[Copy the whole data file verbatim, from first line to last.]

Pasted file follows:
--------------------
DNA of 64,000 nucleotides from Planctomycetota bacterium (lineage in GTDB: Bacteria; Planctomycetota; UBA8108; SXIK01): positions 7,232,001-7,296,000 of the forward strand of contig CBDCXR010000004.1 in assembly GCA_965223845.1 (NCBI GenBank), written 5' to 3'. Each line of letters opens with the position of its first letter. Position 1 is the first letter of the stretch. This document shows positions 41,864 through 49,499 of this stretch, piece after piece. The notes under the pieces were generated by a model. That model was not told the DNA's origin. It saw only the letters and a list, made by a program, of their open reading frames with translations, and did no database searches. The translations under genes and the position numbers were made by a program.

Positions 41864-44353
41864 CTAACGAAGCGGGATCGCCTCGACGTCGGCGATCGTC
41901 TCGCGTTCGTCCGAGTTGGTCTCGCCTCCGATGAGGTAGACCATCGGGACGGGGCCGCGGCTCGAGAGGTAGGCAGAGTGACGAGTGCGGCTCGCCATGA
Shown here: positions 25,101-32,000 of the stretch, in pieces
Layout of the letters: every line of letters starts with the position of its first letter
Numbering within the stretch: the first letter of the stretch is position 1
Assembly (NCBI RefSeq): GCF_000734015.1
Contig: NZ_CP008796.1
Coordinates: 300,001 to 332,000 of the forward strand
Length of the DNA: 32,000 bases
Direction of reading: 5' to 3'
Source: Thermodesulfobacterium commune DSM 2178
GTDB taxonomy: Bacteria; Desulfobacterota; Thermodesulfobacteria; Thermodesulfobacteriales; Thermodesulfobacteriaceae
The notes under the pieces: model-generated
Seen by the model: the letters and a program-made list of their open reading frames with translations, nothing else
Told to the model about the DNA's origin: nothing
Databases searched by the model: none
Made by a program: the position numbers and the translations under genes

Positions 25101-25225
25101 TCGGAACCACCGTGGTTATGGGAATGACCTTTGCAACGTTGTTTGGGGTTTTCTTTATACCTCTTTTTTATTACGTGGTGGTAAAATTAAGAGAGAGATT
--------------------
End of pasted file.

DNA of 64,000 nucleotides from Planctomycetota bacterium (lineage in GTDB: Bacteria; Planctomycetota; UBA8108; SXIK01): positions 7,232,001-7,296,000 of the forward strand of contig CBDCXR010000004.1 in assembly GCA_965223845.1 (NCBI GenBank), written 5' to 3'. Each line of letters opens with the position of its first letter. Position 1 is the first letter of the stretch. This document shows positions 41,864 through 49,499 of this stretch, piece after piece. The notes under the pieces were generated by a model. That model was not told the DNA's origin. It saw only the letters and a list, made by a program, of their open reading frames with translations, and did no database searches. The translations under genes and the position numbers were made by a program.

Positions 41864-44353
41864 CTAACGAAGCGGGATCGCCTCGACGTCGGCGATCGTC
41901 TCGCGTTCGTCCGAGTTGGTCTCGCCTCCGATGAGGTAGACCATCGGGACGGGGCCGCGGCTCGAGAGGTAGGCAGAGTGACGAGTGCGGCTCGCCATGA
Shown here: positions 25,101-32,000 of the stretch, in pieces
Layout of the letters: every line of letters starts with the position of its first letter
Numbering within the stretch: the first letter of the stretch is position 1
Assembly (NCBI RefSeq): GCF_000734015.1
Contig: NZ_CP008796.1
Coordinates: 300,001 to 332,000 of the forward strand
Length of the DNA: 32,000 bases
Direction of reading: 5' to 3'
Source: Thermodesulfobacterium commune DSM 2178
GTDB taxonomy: Bacteria; Desulfobacterota; Thermodesulfobacteria; Thermodesulfobacteriales; Thermodesulfobacteriaceae
The notes under the pieces: model-generated
Seen by the model: the letters and a program-made list of their open reading frames with translations, nothing else
Told to the model about the DNA's origin: nothing
Databases searched by the model: none
Made by a program: the position numbers and the translations under genes

Positions 25101-25225
25101 TCGGAACCACCGTGGTTATGGGAATGACCTTTGCAACGTTGTTTGGGGTTTTCTTTATACCTCTTTTTTATTACGTGGTGGTAAAATTAAGAGAGAGATT